Deploying for flexibility
In the case of interaction with audio, the case has also highlighted how accuracy the LecTour system broadcast the relevant information of display to support the inquiry of art by visitors. Spread audio enabled visitors to better incorporate digital information of the historical artifacts into their observation seamlessly.
In the case of interaction with video, when visitors listened to the interpretation of the guide while they have a macroscopically understanding of what the Out of Sight is, they step into the front the TV and deeply involved in the video unawareness. Indeed, they can evaluate and analysis the digital picture in the TV and guider’s voice together to help them have an insight percent towards their own way.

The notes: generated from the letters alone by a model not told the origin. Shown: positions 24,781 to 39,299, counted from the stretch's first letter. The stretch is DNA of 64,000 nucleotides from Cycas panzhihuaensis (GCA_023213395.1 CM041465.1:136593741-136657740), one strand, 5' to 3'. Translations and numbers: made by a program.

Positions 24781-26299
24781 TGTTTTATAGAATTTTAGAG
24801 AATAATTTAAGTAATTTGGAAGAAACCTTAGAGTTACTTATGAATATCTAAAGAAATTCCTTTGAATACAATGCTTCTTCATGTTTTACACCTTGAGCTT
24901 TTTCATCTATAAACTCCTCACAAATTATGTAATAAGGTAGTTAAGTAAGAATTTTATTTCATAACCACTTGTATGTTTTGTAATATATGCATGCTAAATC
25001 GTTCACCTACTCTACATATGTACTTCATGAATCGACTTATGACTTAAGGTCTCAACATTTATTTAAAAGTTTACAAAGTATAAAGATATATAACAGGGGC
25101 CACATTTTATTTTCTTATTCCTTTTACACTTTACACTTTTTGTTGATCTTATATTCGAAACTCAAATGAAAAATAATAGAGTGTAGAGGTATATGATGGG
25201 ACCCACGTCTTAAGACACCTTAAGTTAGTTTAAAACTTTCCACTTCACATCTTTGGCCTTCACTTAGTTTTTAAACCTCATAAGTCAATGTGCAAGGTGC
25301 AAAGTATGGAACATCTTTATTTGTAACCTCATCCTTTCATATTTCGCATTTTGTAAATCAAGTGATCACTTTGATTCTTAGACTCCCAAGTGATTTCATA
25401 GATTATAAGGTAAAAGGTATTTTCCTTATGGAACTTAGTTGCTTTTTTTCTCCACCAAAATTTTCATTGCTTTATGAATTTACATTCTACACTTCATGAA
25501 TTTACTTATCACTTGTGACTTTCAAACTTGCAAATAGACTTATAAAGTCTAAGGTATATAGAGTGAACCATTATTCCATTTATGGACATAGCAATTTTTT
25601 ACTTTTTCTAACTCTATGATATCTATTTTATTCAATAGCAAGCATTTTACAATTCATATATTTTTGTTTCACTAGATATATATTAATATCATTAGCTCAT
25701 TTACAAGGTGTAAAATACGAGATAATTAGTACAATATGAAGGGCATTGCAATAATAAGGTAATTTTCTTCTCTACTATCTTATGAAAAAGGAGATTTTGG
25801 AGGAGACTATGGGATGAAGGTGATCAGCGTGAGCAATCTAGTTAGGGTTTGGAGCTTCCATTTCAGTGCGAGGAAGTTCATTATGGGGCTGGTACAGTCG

In conclusion, the qualitative findings from the study case support the argument that unawareness interaction can augment the interactively for visitors in HCI research. Also, the visiting experience of visitors can also be improved through the design of the exhibition. In addition, the findings support the deployment of digital media system and especially in the TUI and embodied interaction in designing exhibition for visitors.
 Wakkary, Ron, Audrey Desjardins, and Sabrina Hauser. “Unselfconscious Interaction: A Conceptual Construct.” Interacting with Computers (2015): iwv018.